Sleep loss leads to profound performance decrements. Yet many individuals believe they adapt to chronic sleep loss or that recovery requires only a single extended sleep episode...
Despite recurrent acute and substantial chronic sleep loss, 10-hour sleep opportunities consistently restored vigilance task performance during the first several hours of wakefulness. However, chronic sleep loss markedly increased the rate of deterioration in performance across wakefulness, particularly during the circadian “night.” Thus, extended wake during the circadian night reveals the cumulative detrimental effects of chronic sleep loss on performance, with potential adverse health and safety consequences.
In other words a 10 hour session of “make up” sleep is not restorative if sleep deprivation is chronic, defined as getting 7 or fewer hours sleep per night over time. Researchers don't know how long it takes to recover from chronic sleep deprivation other than to say that 3 days doesn't seem to be enough.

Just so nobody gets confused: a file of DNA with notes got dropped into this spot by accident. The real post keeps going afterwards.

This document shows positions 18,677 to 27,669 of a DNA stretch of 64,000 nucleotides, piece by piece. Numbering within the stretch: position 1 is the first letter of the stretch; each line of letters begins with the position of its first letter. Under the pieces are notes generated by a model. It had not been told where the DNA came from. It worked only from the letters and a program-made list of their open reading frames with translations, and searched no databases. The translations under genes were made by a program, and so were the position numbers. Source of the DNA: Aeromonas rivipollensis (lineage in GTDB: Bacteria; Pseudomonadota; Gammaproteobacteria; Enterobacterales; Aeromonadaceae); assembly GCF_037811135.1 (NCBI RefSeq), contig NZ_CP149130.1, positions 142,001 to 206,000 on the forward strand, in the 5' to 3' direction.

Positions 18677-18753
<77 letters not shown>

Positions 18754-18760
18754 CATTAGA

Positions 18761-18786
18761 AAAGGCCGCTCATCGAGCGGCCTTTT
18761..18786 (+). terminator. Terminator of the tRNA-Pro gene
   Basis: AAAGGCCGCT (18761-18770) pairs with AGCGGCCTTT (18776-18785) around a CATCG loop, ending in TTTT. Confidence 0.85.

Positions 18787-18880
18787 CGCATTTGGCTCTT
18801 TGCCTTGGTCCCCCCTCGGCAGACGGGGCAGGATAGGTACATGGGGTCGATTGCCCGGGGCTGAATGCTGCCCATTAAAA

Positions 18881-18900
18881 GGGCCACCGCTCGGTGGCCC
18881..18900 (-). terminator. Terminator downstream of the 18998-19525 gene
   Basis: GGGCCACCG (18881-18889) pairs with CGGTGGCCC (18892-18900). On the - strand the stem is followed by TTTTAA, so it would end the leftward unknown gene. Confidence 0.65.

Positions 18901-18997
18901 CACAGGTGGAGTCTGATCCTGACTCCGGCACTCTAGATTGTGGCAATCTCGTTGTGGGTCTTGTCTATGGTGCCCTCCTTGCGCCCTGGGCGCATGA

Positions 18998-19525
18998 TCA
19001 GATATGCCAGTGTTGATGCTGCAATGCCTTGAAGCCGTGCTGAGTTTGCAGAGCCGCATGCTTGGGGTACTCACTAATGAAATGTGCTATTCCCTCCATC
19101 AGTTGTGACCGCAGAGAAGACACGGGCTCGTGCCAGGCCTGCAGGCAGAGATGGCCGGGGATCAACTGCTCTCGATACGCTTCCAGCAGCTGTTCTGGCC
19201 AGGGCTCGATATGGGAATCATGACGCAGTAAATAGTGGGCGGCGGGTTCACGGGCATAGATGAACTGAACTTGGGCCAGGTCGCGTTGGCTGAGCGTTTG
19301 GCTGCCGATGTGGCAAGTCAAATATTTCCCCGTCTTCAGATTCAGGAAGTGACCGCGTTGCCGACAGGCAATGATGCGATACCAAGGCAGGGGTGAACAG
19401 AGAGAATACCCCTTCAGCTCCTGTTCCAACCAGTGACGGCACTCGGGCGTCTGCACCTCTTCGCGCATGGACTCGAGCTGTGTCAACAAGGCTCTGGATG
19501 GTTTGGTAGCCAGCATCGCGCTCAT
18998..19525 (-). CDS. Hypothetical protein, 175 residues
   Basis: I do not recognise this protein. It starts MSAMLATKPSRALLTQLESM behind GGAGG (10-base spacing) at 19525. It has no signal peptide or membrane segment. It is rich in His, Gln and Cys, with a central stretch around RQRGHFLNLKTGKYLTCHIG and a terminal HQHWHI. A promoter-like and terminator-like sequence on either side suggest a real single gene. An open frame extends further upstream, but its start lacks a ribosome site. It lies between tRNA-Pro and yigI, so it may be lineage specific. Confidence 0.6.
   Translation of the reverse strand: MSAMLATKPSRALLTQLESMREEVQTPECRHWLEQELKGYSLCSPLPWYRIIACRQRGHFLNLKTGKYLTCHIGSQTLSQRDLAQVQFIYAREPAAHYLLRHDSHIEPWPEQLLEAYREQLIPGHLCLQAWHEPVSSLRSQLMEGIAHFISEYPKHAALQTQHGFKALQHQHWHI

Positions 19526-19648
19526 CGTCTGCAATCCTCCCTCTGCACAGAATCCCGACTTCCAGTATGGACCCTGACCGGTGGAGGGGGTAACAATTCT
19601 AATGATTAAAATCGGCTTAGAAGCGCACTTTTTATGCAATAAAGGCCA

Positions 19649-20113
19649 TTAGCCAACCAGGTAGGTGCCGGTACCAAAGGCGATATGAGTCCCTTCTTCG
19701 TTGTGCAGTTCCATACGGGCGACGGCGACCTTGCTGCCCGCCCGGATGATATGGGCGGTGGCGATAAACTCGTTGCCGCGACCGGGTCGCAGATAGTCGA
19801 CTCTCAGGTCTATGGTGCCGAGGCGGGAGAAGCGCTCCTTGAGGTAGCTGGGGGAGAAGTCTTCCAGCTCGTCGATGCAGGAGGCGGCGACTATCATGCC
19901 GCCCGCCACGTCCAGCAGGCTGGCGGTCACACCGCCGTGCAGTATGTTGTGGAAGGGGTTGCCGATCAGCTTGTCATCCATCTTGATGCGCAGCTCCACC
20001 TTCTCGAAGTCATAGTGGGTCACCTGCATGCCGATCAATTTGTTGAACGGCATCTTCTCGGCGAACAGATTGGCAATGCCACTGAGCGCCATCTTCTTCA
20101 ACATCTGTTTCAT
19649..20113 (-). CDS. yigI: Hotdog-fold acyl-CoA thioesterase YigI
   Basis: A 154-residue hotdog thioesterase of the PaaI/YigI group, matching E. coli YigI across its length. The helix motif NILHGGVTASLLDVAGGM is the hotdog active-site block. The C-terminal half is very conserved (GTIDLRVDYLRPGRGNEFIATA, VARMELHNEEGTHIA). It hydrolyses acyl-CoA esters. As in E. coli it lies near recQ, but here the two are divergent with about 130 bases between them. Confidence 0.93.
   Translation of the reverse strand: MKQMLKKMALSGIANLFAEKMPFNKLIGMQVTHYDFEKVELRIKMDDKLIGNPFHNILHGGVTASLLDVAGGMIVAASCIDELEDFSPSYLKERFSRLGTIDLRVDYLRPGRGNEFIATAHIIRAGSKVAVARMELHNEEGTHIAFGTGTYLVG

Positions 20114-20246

I work a 7 day on 7 day off schedule and this rings true to me. I progressively accumulate sleep debt during the on week. It seems to take most of the off week to recover. But it was even worse back in the days of working every week with rotating night call---like having jet lag once a week.
H/T to Clinical Cases and Images.